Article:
"Omemee, the other young Indian maiden, who had not said a word, but had been pitying him from the first moment she saw how feeble and sad he looked, now interfered, and remonstrated with her sister, whose tongue kept up a constant stream of abuse. Taking the old man to her side of the wigwam she seated him on a rug of deerskins and then built up before him a bright fire. Then she quickly brought in venison, cooked it nicely, and gave him the broth for drink and the meat for food. He thanked her gratefully, but she checked his words and said that her greatest joy was in making others happy. Not satisfied with what she had done, and noticing that his shoes were old and worn, she took out of her beaded workbag a pair of splendidly worked moccasins, and put them on his feet.

"All this time, while this good-hearted, generous Omemee was treating the poor old man so kindly, the proud, selfish Misticoosis was talking as hard and as fast as she could against such deeds of kindness to all old people. In her opinion, when they had got so old and helpless as that old fellow was, they ought to be killed by their relatives.

"The old man again expressed his thanks to the kind sister, and then went his way.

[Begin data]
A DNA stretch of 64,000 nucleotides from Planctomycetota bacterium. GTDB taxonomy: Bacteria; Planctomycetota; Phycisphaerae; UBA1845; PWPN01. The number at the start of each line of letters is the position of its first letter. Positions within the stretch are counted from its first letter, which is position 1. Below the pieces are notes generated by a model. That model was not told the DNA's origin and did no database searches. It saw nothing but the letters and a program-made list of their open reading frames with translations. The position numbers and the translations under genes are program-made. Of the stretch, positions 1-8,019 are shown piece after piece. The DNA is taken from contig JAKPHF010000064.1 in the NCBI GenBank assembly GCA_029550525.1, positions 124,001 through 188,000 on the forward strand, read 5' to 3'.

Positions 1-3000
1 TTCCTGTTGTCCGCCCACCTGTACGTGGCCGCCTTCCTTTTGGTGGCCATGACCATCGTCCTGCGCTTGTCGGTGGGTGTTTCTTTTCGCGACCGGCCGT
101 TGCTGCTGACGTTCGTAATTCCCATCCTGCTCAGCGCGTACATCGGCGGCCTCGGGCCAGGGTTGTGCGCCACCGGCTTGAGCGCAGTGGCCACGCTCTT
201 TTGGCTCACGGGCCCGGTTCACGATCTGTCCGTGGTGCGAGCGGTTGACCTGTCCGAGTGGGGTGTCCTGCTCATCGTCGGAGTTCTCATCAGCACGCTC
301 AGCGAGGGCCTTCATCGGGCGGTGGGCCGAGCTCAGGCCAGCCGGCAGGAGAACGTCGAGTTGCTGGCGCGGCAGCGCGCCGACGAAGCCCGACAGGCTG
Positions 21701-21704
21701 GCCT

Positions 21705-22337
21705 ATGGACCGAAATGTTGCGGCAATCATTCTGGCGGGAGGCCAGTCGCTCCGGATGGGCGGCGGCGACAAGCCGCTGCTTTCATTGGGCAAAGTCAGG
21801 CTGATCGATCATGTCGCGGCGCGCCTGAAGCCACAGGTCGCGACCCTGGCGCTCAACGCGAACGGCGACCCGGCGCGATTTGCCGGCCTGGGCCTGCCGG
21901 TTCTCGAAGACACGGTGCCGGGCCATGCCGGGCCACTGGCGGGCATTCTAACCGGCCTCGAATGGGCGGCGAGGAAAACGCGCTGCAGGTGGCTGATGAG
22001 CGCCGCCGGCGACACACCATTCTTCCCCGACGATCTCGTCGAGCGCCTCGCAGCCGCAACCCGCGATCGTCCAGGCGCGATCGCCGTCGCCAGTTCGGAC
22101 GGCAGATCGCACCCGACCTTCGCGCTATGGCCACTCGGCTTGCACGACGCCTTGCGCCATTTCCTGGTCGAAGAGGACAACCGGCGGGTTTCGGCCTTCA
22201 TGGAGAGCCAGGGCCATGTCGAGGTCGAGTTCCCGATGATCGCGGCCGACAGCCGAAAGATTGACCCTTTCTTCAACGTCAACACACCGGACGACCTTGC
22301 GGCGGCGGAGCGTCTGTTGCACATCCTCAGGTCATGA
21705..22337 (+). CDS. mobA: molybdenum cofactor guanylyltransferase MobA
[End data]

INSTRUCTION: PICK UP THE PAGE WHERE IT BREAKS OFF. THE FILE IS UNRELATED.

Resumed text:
"Soon the girls began to think of arraying themselves for the return of their friend and lover. The proud, selfish Misticoosis spent all the time in fixing herself up in the most elaborate manner. She had lately become quite jealous of her sister, and she was resolved to so outshine her in appearance that the handsome young hunter would surely prefer her. But Omemee (a name which means a dove) thought to herself:

"'My father and mother and the rest of the family will soon be returning to the wigwam, tired and hungry, and the best thing I can do will be to have a good dinner ready for them all.' So, only taking time to comb and brush her luxuriant hair and make herself neat and tidy for her work, she set about cooking the meal. She skillfully prepared venison and bear's meat, and the finest of fish.

"Hardly had she finished her work and seen everything nicely cooked before she heard the happy shoutings of her younger brothers, and the sweet birdcalls of her little sisters.